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10 things you need to know today: December 4, 2018

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Harold Maass
Geroge H.W. Bush lies in state
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1.

Bush's casket lies in state at Capitol

Former President George H.W. Bush's remains arrived Monday at the U.S. Capitol, where he will lie in state until early Wednesday. A Marine band played hymns as an eight-member military honor guard carried Bush's casket into the Capitol. In a Monday evening ceremony, dignitaries praised Bush, who died Friday at 94, for his decades of public service as a Navy pilot, congressman, U.N. ambassador, CIA director, vice president, and president. "Here lies a great man," said House Speaker Paul Ryan (R-Wis.), and "a gentle soul." Bush's son, former President George W. Bush, was among the grieving family members, friends, and political leaders. A funeral service will be held Wednesday before Bush's body is returned to College Station, Texas, for burial. [The Washington Post, The Associated Press]

2.

Lawmakers seek to push back government shutdown deadline

The House and Senate plan to vote this week to delay the government shutdown deadline by two weeks to avoid a showdown this week, as politicians and the public pay their respects to the late former President George H.W. Bush, a House leadership aide said Monday. Leaders in both chambers want to approve a funding extension before Friday's deadline to keep the government open through Dec. 21. The Republican-controlled Congress was pushing for a deal this week, but Democrats would not go along with President Trump's demand for $5 billion for his long-promised wall on the U.S.-Mexico border. Senate Democrats say they will agree to up to $1.6 billion for border security and fencing, but not for a wall. [CNBC]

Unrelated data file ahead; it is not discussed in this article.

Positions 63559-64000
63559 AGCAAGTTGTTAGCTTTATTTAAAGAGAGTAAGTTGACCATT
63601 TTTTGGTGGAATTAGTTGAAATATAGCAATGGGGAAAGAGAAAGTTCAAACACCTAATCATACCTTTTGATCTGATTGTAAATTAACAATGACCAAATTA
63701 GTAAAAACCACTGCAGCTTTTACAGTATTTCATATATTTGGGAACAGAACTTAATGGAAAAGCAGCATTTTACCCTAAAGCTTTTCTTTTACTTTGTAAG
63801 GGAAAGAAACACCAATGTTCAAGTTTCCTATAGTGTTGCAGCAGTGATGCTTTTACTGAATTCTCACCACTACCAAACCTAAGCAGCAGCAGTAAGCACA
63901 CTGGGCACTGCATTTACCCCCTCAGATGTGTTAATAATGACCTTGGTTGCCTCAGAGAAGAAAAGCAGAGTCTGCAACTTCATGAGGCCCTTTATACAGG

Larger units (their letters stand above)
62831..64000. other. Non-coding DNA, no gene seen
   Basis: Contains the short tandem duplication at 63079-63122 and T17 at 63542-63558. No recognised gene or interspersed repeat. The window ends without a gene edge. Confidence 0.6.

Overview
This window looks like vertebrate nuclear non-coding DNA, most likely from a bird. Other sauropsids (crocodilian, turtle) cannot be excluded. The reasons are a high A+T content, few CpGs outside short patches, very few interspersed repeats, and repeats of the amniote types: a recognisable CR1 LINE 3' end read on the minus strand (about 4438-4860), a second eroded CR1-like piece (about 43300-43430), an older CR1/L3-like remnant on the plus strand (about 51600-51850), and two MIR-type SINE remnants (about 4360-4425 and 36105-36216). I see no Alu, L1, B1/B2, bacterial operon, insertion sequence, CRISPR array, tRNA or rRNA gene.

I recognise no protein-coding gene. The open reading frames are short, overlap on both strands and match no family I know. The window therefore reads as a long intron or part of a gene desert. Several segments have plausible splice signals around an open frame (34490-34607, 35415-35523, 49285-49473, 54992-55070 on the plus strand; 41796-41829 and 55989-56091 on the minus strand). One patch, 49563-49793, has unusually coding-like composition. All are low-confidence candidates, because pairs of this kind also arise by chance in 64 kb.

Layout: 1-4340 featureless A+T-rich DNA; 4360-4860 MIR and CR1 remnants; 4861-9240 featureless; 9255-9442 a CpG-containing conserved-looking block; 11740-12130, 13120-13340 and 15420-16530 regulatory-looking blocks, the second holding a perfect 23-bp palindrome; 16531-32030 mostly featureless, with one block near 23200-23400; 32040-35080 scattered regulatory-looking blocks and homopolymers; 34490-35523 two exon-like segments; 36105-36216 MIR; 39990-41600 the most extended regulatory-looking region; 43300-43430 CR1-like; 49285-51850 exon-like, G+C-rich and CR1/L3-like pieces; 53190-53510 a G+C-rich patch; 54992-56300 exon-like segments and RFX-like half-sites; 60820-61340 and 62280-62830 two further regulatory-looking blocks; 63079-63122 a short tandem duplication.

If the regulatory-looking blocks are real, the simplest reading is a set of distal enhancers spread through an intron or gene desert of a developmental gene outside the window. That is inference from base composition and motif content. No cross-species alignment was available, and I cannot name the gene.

3.

Report: Mueller inquiry winding down

Special Counsel Robert Mueller's prosecutors recently told defense lawyers that they are "tying up loose ends" in their investigation into Russian meddling in the 2016 presidential election, several people with knowledge of the matter told Yahoo News' Michael Isikoff. Over the next several days, Mueller's team will file sentencing memos about three defendants: President Trump's former National Security Adviser Michael Flynn, former Trump campaign chairman Paul Manafort, and Trump's former personal lawyer and fixer Michael Cohen. These reports are expected to contain new major details about their cases, and give insight into what they shared with investigators after they agreed to cooperate. Last month, Mueller's office accused Manafort of breaching his plea deal by lying repeatedly to investigators and FBI officials. [Yahoo News]